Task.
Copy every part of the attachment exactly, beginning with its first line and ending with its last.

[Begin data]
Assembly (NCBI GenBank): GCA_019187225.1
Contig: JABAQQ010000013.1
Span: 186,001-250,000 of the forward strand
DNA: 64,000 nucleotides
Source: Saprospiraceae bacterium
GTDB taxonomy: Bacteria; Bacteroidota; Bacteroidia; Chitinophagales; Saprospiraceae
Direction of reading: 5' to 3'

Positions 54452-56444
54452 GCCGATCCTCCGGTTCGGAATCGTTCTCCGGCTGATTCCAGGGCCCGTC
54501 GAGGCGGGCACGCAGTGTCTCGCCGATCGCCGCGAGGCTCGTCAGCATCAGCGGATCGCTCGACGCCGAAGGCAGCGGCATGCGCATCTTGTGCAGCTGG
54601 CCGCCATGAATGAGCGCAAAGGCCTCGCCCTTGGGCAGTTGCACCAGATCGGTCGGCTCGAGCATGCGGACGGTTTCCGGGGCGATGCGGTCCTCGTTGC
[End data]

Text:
Assembly (NCBI GenBank): GCA_019187225.1
Contig: JABAQQ010000013.1
Span: 186,001-250,000 of the forward strand
DNA: 64,000 nucleotides
Source: Saprospiraceae bacterium
GTDB taxonomy: Bacteria; Bacteroidota; Bacteroidia; Chitinophagales; Saprospiraceae
Direction of reading: 5' to 3'

Positions 54452-56444
54452 GCCGATCCTCCGGTTCGGAATCGTTCTCCGGCTGATTCCAGGGCCCGTC
54501 GAGGCGGGCACGCAGTGTCTCGCCGATCGCCGCGAGGCTCGTCAGCATCAGCGGATCGCTCGACGCCGAAGGCAGCGGCATGCGCATCTTGTGCAGCTGG
54601 CCGCCATGAATGAGCGCAAAGGCCTCGCCCTTGGGCAGTTGCACCAGATCGGTCGGCTCGAGCATGCGGACGGTTTCCGGGGCGATGCGGTCCTCGTTGC